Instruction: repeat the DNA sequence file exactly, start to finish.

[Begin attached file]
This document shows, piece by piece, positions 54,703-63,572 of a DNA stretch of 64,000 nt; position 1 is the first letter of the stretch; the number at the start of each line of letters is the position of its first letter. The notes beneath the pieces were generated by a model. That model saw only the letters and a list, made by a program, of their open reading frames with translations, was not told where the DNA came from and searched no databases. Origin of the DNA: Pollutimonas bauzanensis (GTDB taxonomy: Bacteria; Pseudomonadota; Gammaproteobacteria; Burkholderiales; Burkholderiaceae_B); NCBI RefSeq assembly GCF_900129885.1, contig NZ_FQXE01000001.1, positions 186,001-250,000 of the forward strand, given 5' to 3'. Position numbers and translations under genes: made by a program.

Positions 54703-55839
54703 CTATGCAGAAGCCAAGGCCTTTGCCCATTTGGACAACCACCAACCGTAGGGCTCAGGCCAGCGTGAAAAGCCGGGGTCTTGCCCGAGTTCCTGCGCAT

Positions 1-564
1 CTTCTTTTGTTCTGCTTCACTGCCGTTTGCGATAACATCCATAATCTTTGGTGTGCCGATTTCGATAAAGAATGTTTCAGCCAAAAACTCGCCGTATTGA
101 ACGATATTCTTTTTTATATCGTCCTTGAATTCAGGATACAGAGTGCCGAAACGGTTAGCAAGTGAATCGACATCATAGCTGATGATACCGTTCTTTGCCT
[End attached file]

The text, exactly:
This document shows, piece by piece, positions 54,703-63,572 of a DNA stretch of 64,000 nt; position 1 is the first letter of the stretch; the number at the start of each line of letters is the position of its first letter. The notes beneath the pieces were generated by a model. That model saw only the letters and a list, made by a program, of their open reading frames with translations, was not told where the DNA came from and searched no databases. Origin of the DNA: Pollutimonas bauzanensis (GTDB taxonomy: Bacteria; Pseudomonadota; Gammaproteobacteria; Burkholderiales; Burkholderiaceae_B); NCBI RefSeq assembly GCF_900129885.1, contig NZ_FQXE01000001.1, positions 186,001-250,000 of the forward strand, given 5' to 3'. Position numbers and translations under genes: made by a program.

Positions 54703-55839
54703 CTATGCAGAAGCCAAGGCCTTTGCCCATTTGGACAACCACCAACCGTAGGGCTCAGGCCAGCGTGAAAAGCCGGGGTCTTGCCCGAGTTCCTGCGCAT

Positions 1-564
1 CTTCTTTTGTTCTGCTTCACTGCCGTTTGCGATAACATCCATAATCTTTGGTGTGCCGATTTCGATAAAGAATGTTTCAGCCAAAAACTCGCCGTATTGA
101 ACGATATTCTTTTTTATATCGTCCTTGAATTCAGGATACAGAGTGCCGAAACGGTTAGCAAGTGAATCGACATCATAGCTGATGATACCGTTCTTTGCCT